A Non Profit representative writes: “We haven’t backed up since 2009. Backups are done using DVDs and hence, if the volumes are huge, we will need several dvds to back up the materials. Also if the drives run out of space, which they are at the verge, we will have to add more drives, which according to the current system, is cumbersome, due to the outdated technology that we have been forced to use. Yes, replacing the old system with a new one is impossible at the moment due to price (estimated to be more than 50-65,000.00) which we cannot afford now. What are your recommendations?”
Well first, ditch the idea of using DVDs and get one or more High-Rely removable drives and a slimline enclosure. The cost is minimal and you need a regular, easy to use backup!
For backing up to an external hard drive can we compress the data? Each drive is one tb and I guess we are almost full at 977mb of data (if that sounds right). Also, are there any other cheap options you recommend?
There is a tiny bit higher chance of data corruption over time using compression in backup because if a single bit flips (bit rot) it can ruin more data than if the data is left uncompressed. The best way to deal with bit rot is to use two or more backup drives and start a strategy of doing a backup on a regular basis so if one fails the other is still useable. If they decide to use compression I’d recommend making at least 2 backups to two separate 1TB drives (actually it’s a good recommendation no matter whether compression is on or not).
Windows has compression built in so It is possible (depending on the operating system) to simply plug the USB drive in, Right Click the drive and select properties and turn compression on the entire USB drive on before the backup. I’ve seen compression slow backup down slightly and on fast CPUs I’ve seen it speed the backup up too. Depends on the environment. We have not discussed what software they intend to use as “the backup software” nor what OS they are backing up. DO NOT let them try to “drag and drop” 1TB of files from Windows Explorer. This is a rookie mistake. You can download robocopy or richcopy from Microsoft for free and these are much better choices for what you are trying to do but understand even these are not “backup programs” as much as they are “ file copy” programs. However, they will allow you to “freshen” your backup later by just rerunning them and they will copy everything that has changed (incremental backup). This is very very nice because you don’t have to recopy stuff over and over again. Copy programs are fine to make copies of user files but if you want to be able to recover the server if it crashes someday you need a real backup. Windows has a native backup program that can be used if there is no budget for anything else. You might buy an inexpensive program out of Australia called “Backup Assist” to make life easier. It leverages the windows backup but is built for rookies and simplifies things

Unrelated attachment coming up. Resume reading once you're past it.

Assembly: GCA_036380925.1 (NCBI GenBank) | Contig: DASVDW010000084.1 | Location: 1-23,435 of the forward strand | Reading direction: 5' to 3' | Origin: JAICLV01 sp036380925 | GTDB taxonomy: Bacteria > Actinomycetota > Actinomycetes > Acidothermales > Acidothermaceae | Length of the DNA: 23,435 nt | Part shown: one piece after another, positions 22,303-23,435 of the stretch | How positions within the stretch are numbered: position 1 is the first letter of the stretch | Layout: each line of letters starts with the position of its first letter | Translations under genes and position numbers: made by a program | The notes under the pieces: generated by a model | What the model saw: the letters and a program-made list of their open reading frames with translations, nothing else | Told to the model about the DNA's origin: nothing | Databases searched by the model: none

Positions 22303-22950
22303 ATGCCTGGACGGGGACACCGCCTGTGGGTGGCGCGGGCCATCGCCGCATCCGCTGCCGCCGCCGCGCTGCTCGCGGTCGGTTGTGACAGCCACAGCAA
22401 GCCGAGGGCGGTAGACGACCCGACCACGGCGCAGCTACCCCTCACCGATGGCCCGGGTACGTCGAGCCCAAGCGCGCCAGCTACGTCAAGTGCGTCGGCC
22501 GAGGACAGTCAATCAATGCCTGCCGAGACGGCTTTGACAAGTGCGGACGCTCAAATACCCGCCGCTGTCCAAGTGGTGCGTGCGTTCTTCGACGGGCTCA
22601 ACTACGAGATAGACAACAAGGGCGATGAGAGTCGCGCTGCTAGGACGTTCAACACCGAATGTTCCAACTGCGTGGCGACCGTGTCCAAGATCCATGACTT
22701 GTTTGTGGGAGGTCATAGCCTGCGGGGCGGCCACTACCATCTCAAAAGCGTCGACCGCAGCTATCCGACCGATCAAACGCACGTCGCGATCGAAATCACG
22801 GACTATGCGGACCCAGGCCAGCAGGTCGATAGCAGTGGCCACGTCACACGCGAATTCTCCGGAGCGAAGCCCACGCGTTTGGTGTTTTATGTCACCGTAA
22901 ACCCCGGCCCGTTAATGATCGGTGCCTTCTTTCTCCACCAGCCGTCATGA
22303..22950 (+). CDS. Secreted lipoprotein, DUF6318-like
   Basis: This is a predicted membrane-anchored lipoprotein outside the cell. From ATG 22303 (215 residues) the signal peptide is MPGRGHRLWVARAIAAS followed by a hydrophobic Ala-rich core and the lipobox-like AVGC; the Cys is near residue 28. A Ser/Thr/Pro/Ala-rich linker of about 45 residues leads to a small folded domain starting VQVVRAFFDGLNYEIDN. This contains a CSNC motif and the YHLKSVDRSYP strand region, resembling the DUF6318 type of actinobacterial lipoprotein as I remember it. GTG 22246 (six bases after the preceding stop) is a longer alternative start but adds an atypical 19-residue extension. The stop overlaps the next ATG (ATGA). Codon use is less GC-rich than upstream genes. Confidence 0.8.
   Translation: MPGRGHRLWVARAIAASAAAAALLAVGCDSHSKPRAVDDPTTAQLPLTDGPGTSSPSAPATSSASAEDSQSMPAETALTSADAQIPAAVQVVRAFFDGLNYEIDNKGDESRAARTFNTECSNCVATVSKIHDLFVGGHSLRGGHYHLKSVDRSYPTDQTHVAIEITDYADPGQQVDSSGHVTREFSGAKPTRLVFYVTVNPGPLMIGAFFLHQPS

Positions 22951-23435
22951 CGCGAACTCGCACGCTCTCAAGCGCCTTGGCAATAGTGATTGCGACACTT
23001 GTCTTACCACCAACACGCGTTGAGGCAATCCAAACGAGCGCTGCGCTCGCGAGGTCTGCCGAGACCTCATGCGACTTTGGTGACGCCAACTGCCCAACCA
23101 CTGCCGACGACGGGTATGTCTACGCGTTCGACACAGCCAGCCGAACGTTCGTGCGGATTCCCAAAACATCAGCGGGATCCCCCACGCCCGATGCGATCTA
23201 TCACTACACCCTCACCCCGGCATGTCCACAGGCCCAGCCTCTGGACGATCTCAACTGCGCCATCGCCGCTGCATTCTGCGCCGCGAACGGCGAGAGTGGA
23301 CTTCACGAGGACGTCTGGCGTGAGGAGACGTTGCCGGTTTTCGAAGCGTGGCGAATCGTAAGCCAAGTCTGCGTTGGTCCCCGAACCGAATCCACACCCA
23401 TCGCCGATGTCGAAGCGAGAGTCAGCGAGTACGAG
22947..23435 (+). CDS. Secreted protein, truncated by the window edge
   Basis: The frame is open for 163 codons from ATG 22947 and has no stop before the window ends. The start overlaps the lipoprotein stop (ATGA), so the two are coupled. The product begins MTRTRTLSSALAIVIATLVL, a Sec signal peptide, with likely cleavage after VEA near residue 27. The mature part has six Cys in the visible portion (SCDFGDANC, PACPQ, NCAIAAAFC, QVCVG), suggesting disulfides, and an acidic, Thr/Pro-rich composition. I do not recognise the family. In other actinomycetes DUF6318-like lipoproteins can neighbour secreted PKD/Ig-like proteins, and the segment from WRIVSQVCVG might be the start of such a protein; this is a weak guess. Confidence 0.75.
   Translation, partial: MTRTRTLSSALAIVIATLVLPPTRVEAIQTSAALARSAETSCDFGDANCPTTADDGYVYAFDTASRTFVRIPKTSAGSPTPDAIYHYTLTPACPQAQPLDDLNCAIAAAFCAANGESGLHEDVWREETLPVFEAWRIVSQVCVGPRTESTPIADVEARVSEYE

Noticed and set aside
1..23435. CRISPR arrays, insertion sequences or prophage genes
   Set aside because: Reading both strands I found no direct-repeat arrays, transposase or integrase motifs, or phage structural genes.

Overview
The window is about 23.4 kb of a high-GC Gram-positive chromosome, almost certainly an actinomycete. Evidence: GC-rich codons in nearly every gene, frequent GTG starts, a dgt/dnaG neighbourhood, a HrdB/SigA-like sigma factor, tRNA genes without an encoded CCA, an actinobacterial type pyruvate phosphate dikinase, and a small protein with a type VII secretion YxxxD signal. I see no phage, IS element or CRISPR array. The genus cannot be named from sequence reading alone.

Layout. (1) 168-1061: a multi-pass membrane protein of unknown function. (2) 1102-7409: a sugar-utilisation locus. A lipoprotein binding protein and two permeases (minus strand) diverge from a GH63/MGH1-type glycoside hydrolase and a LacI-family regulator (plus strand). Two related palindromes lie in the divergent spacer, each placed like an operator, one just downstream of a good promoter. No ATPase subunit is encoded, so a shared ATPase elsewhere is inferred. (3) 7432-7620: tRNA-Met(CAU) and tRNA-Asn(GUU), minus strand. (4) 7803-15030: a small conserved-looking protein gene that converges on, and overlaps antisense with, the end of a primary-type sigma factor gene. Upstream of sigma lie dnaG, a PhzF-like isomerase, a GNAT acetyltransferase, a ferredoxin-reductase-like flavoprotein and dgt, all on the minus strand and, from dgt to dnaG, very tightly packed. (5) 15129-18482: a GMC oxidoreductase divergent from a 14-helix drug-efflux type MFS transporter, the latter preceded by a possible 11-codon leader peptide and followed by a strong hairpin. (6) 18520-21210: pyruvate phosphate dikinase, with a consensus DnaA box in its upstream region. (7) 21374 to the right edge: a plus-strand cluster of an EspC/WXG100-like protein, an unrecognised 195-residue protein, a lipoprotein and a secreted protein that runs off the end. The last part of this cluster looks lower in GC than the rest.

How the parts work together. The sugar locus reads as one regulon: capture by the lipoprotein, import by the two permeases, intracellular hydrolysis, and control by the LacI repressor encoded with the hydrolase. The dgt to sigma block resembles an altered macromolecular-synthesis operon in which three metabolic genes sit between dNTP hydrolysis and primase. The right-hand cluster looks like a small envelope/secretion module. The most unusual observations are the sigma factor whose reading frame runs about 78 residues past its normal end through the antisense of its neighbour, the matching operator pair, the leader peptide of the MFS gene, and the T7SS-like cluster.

Depending again on the OS you are backing up, as professionals we would use a copy of StorageCraft’s ShadowProtect and let it do both the backup and the compression. For Windows xp/vista/7/8 the workstation license is cheap – like $60. But for servers it might be $800 so that might be prohibitive.
So Summary of my software recommendations
1) Good: Download and use Richcopy (or Robocopy but it’s harder to understand) FREE http://social.technet.microsoft.com/Forums/en-US/w7itproperf/thread/33971726-eeb7-4452-bebf-02ed6518743e/
2) Better: Use Native Windows Backup FREE
3) Even Better: Buy Backup Assist and use Native windows backup $240 for server license
4) Best: Buy StorageCraft Shadowprotect $800 for server license
P.S. You might want to run a Dedupe program like clonespy on the 977GB of data to identify things stored twice to see if some can be removed before backing it all up. http://www.techsupportalert.com/best-free-duplicate-file-detector.htm